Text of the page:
To begin this post, perhaps a quick note is appropriate: It is my position that no clear cut line between magic and religion exists. The two categories overlap in many ways. A minority group of scholars argue that this overlap, coupled with the fact that the word has been tinged by polemic use, is justification enough to abandon the word magic altogether. I, however, side with the majority of scholars who remain convinced that both terms can be useful in academic discourse. The word magic should not be thrown away any more than the word religion should be. But with that being said, I do share the concern that the word has been tinged by a polemic past. For this reason, I have favored the more nuanced appellation folk-magic when discussing the magical practices of early Mormons.
A walking cane that Joseph Smith Jr. used when attending formal occasions in Nauvoo, has been an object of controversy in Mormon scholarship over the past two decades. The cane is carved in the shape of a serpent, having (among other things) a shield with Joseph Smith’s initials (“J S”) engraved into it.
Historian D. Michael Quinn, in his ground breaking book Early Mormonism and the Magic World View, argues that this symbolism on the cane reveals Joseph Smith’s belief and involvement in astrology and talismanic magic. Quinn brings his reader’s attention to an “x” on the crown found directly above the shield, and says that although some may think this is Saint Andrew’s cross, there are no other Christian symbols on the cane—unless you interpret the serpent as a symbol of the devil (which he thinks unlikely)—and so it is more probable that the “x” is instead the magic sigil of Jupiter.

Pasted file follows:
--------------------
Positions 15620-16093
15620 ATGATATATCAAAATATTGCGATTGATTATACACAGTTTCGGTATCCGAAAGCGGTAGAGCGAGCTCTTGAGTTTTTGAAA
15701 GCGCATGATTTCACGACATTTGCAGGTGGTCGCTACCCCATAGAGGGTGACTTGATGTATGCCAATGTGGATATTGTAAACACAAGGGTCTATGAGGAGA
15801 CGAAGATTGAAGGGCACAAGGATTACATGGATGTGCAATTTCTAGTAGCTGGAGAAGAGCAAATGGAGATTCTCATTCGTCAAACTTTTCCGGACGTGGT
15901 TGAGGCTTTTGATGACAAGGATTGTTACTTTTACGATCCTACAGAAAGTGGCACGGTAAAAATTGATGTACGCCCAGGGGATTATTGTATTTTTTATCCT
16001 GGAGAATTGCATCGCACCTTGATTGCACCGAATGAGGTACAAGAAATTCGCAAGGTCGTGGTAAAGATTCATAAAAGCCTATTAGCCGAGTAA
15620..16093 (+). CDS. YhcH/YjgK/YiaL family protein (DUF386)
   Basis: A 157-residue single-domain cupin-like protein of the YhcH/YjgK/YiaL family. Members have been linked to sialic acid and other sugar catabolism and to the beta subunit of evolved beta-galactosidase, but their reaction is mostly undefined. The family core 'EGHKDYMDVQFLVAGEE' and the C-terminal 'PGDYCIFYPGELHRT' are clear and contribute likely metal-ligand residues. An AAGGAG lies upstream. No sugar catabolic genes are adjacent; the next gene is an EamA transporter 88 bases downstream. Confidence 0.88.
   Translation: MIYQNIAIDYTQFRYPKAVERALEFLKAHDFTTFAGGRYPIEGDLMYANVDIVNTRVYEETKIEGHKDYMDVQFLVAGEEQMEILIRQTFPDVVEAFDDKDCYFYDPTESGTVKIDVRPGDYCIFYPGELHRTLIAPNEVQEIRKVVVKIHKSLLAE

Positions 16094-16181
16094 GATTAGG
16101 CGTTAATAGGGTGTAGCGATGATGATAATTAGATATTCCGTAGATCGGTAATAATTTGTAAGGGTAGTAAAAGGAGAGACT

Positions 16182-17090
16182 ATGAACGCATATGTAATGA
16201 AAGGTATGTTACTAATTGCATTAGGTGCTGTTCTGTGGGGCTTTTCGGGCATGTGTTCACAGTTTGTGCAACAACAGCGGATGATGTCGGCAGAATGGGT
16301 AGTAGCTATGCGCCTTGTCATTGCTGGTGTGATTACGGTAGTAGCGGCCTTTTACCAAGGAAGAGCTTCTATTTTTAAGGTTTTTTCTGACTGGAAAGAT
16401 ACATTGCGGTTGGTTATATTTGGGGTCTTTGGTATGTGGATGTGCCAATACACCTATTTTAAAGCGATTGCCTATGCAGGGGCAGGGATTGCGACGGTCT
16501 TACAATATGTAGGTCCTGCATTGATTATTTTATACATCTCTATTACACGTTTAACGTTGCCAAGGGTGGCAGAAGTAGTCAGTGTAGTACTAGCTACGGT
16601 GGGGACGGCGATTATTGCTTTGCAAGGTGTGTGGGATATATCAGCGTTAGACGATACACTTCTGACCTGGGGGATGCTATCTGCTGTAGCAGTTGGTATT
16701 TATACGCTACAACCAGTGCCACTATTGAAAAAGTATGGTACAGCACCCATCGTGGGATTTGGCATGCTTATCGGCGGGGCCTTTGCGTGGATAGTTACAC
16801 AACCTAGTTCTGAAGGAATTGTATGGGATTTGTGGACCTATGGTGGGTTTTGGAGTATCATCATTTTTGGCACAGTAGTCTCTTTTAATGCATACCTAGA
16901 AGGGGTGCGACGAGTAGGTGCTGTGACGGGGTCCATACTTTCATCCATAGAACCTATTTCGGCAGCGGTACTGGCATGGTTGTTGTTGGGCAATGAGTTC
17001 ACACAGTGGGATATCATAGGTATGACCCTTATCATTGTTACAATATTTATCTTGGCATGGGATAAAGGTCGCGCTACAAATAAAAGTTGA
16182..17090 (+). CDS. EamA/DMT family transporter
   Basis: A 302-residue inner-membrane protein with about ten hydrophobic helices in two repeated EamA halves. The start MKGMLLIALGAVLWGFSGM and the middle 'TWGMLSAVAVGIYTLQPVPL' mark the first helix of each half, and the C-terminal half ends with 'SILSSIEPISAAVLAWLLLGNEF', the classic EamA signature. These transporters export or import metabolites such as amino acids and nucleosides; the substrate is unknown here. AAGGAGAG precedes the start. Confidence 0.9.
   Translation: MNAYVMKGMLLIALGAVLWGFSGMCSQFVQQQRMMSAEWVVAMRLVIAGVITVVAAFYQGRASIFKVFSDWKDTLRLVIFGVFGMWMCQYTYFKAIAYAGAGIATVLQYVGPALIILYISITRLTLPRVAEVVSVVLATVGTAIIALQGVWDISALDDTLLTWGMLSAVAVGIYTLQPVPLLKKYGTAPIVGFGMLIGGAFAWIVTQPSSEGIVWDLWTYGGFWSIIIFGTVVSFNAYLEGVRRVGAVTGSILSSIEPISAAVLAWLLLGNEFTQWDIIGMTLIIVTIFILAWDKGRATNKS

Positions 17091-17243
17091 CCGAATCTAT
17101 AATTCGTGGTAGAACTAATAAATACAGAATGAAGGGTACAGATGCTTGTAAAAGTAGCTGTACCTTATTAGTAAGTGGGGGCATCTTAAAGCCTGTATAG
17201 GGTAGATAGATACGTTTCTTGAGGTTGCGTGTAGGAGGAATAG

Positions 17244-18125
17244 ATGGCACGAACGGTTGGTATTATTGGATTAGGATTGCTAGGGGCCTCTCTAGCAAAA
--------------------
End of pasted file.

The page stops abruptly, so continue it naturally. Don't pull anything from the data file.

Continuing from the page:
[A]s he [Moses] lifted up the brazen serpent in the wilderness, even so shall he be lifted up who should come. And as many as should look upon that serpent should live, even so as many as should look upon the Son of God with faith, having a contrite spirit, might live, even unto that life which is eternal.
This tau, tau cross, or tau mark, was of very universal use as a sacred symbol among the ancients… [I]t is a sign of salvation; according to Talmudists, the symbol was much older than the time of Ezekiel, for they say that when Moses anointed Aaron as the high priest, he marked his forehead with this sign.
With a large portion of the simple-hearted people in the agricultural districts of the country, from the earliest ages there has been an implicit belief in the powers and virtues of the Divining Rod—either for the discovery of water, mines, or hidden treasures. This belief, it would seem, has originated from the wonderful powers of the miraculous rod in the hands of Moses and Aaron, imparted to it by the Almighty. Their rod was made from a simply twig of the almond tree; with this, water was discovered and brought forth from the flinty rock.
Now this is not all thy gift; for you have another gift, which is the gift of Aaron; behold, it has told you many things; Behold, there is no other power, save the power of God, that can cause this gift of Aaron to be with you. Therefore, doubt not, for it is the gift of God; and you shall hold it in your hands, and do marvelous works; and no power shall be able to take it away out of your hands, for it is the work of God.
The passage evolves in the following sequence:
“which is the gift of working with the sprout” --> “which
is the gift of working with the rod” --> “which is the gift of Aaron”
“thing of nature” --> “rod of nature” --> “gift of Aaron”
The editing of this passage removed wording that would have otherwise helped readers to understand that Oliver Cowdery was actually using a divining-rod during the translation process. Consequently many Mormons now assume that the “gift” was merely the Aaronic Priesthood, and nothing more—an interpretation that would (although inaccurate) certainly be more consistent with currant Mormon orthopraxy. Needless to say, the editing of this passage was likely motivated by an increased desire to disassociate Mormonism from its past involvement in folk-magic.